Topic Covered :
SC takes note of issues relating to treatment of Covid patients, dignified handling of bodies.
Reservation not fundamental right
State-run firms need not pay AGR dues: Supreme Court
Germany eyes 'world number one' spot in green hydrogen
Govt. considering universal basic income, says NHRC
Trump targets ICC with sanctions over Afghanistan war crimes case
First estimation exercise of Indian gaur in Nilgiris in recent years
SC TAKES NOTE OF ISSUES RELATING TO TREATMENT OF COVID PATIENTS, DIGNIFIED HANDLING OF BODIES
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The Supreme Court on Thursday took cognizance on its own of reports of improper handling of Covid-19 patients and undignified disposal of the victims' bodies in the country.
The Supreme Court on Thursday registered a suo motu (on its own) case regarding the issues surrounding the treatment of Covid-19 patients and handling of dead bodies of Covid-19 victims in hospitals.
Former Union law minister Ashwini Kumar had written to the CJI on June 8 highlighting the undesirable manner in which patients and dead bodies were being handled.
Kumar pointed out a news report of a Covid-19 patient being chained to a bed in a hospital in Madhya Pradesh.
He also drew the attention of the CJI to an incident from Puducherry where a dead body was being thrown into a pit for burial.
Right to die with dignity is a fundamental right and it includes the right to a decent burial or cremation, Kumar had said in his letter.
This would be the third case which the top court would be hearing suo-motu in relation to issues stemming out of Covid-19.
RESERVATION NOT FUNDAMENTAL RIGHT
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The Supreme Court on Thursday once again said that right to reservation is not a fundamental right while rejecting pleas challenging the Centre’s decision to not grant 50% reservation to OBCs in Tamil Nadu medical colleges.
The Supreme Court bench said that “right to reservation is not a fundamental right”.
The Supreme Court has refused to entertain a bunch of pleas filed by various political parties against the Centre's decision not to grant 50% reservation to OBCs as per Tamil Nadu law in medical seats surrendered by the state in the All India Quota for under graduate, post graduate and dental courses in 2020-21.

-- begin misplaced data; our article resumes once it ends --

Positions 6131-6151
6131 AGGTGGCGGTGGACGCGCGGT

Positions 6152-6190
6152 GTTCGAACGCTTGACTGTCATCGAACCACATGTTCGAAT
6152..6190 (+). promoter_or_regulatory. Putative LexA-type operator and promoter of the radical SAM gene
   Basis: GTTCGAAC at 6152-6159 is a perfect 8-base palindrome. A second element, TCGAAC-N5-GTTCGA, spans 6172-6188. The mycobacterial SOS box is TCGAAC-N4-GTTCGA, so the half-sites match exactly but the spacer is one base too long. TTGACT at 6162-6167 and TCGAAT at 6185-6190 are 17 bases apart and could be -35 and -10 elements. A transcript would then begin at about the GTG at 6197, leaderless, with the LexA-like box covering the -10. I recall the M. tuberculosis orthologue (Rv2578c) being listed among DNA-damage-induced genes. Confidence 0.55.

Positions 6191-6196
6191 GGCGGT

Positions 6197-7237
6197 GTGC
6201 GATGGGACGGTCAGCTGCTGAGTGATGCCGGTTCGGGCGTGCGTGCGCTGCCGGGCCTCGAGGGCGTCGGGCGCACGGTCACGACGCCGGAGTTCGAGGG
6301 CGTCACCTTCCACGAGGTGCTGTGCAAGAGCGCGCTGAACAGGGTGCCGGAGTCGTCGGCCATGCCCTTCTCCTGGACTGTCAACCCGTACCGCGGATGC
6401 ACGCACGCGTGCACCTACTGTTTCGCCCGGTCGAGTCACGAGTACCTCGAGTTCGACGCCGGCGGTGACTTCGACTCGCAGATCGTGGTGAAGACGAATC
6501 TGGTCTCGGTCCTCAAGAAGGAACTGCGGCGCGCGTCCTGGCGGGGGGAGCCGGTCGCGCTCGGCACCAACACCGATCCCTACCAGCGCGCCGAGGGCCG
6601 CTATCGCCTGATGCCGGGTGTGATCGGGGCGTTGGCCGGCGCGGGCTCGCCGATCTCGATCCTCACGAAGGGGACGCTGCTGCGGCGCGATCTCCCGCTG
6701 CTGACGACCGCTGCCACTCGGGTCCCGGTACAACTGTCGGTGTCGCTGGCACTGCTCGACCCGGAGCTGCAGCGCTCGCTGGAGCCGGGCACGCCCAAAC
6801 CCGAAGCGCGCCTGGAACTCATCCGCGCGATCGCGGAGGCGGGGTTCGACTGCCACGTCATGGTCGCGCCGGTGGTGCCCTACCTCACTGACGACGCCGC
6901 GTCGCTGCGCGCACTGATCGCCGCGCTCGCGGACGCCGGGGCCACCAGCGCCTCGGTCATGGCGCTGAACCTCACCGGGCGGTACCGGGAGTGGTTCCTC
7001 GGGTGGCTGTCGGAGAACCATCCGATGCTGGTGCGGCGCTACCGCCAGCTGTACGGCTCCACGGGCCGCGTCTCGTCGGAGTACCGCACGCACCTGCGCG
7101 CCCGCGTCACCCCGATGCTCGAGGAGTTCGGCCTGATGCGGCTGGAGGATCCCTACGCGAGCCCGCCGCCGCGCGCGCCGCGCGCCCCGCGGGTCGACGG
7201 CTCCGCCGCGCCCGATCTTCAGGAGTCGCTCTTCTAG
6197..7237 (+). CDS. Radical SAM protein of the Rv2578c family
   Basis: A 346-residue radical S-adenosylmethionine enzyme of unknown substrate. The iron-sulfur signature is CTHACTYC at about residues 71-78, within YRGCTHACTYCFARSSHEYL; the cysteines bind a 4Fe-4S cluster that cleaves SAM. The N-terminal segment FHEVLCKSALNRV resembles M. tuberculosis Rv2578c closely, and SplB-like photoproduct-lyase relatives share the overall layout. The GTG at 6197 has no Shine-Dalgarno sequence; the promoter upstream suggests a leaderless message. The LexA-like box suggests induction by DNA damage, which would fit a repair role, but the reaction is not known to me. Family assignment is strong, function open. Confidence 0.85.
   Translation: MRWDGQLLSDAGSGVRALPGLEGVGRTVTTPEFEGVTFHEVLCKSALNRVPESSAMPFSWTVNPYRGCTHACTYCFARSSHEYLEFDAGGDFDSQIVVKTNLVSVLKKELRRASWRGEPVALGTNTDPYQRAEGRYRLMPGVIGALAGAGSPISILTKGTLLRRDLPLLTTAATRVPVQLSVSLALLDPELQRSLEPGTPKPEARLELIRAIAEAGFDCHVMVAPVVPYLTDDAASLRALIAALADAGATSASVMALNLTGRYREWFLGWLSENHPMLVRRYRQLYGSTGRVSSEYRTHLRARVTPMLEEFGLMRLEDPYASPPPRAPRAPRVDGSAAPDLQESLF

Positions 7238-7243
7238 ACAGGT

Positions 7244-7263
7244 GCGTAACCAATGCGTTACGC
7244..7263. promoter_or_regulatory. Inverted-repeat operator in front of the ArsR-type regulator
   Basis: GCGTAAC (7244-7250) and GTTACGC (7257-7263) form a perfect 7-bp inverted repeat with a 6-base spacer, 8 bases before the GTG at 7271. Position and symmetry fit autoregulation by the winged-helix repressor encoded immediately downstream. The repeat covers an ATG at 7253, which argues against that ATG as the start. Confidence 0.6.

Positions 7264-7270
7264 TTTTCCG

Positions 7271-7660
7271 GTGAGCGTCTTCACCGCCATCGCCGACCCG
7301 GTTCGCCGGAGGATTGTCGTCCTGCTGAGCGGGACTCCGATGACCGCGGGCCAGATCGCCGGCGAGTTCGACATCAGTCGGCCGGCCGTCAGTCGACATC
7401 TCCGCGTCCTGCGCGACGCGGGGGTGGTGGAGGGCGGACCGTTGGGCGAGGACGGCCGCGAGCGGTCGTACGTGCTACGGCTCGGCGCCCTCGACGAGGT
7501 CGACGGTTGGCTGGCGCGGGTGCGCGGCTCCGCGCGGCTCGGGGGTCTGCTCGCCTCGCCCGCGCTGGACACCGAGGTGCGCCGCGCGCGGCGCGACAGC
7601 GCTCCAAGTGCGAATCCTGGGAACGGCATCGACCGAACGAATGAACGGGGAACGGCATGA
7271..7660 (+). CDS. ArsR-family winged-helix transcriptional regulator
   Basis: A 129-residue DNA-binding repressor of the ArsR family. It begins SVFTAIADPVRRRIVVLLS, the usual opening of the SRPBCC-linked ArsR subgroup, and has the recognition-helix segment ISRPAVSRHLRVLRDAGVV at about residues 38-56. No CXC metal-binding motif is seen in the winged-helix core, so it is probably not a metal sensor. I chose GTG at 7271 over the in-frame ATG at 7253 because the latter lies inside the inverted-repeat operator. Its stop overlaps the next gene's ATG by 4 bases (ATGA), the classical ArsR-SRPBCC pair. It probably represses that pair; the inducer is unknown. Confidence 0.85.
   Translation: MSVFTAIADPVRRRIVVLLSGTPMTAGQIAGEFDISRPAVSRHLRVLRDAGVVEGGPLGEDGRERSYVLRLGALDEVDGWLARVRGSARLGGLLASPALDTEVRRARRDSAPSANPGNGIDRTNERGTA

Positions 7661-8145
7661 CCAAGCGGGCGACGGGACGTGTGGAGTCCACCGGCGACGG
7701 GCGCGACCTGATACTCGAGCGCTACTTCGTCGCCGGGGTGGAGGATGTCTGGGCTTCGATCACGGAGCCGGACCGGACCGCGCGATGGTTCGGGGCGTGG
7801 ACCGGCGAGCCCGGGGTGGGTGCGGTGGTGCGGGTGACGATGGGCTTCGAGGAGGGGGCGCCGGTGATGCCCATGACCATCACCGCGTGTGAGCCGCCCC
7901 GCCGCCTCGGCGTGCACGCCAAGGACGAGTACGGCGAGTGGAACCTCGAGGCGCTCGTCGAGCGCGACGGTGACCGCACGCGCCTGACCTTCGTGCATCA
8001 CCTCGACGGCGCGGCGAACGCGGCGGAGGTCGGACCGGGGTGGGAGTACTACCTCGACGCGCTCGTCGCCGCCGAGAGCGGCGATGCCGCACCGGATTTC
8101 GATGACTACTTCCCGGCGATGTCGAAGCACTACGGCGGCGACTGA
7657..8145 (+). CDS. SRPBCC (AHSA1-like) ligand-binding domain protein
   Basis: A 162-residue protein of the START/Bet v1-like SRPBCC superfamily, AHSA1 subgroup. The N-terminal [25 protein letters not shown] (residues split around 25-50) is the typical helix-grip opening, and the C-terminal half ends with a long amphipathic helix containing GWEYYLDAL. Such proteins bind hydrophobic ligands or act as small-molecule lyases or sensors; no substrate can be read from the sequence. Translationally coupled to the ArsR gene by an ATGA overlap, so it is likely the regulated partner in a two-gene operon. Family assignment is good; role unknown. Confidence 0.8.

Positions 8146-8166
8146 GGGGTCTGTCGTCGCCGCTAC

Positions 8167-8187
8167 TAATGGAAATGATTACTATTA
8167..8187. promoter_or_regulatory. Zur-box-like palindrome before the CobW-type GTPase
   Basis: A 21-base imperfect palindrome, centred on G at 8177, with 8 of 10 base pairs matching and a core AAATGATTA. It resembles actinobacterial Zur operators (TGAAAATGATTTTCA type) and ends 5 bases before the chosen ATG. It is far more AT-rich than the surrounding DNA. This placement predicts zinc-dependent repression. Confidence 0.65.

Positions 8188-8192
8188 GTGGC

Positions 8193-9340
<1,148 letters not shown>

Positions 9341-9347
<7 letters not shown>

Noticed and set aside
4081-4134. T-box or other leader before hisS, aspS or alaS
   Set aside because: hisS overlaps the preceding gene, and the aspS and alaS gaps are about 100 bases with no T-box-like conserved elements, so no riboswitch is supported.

Ruling AIADMK had alleged that there was no rational basis for not extending the benefit of 50 per cent reservation for OBCs, as envisaged under the State laws of Tamil Nadu, to the State-captured seats in the All India Quota.
STATE-RUN FIRMS NEED NOT PAY AGR DUES: SUPREME COURT
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The Supreme Court on Thursday provided relief to public sector undertaking who had been given a demand notice for spectrum dues even as it dashed hopes of a breather for telecom companies by asking them to file affidavits on the roadmap and guarantee for payment of adjusted gross revenue (AGR) related dues to the government.
Hearing the case on AGR-related dues of telecom companies, including Vodafone Idea, Tata Teleservice, and Bharti Airtel, the court directed mobile operators to furnish details with respect to the revenue earned by them and their plan of action as to how they intend to clear the AGR dues.
The apex court had on 24 October upheld the Department of Telecommunication (DoT) definition of AGR and ordered telecom firms to pay levies based on that definition, along with interest on the principal amount and penalty.
The bench also held that the 2019 AGR judgment was wrongfully interpreted to raise demands from the PSUs. It also asked the DoT to consider its bills from public sector companies like Power Grid Corporation of India (PGCIL), GAIL India, GNFC and Oil India.
The bench comprising Justices MR Shah and S Abdul Nazeer observing the difference in the licenses of telcos and PSUs asked the government to explain the demands raised against state-owned companies based on the AGR judgement.
Justice Mishra slammed DoT for raising demand from various PSUs under the garb of its judgement on AGR and threatened to take action against the concerned officers.
GERMANY EYES 'WORLD NUMBER ONE' SPOT IN GREEN HYDROGEN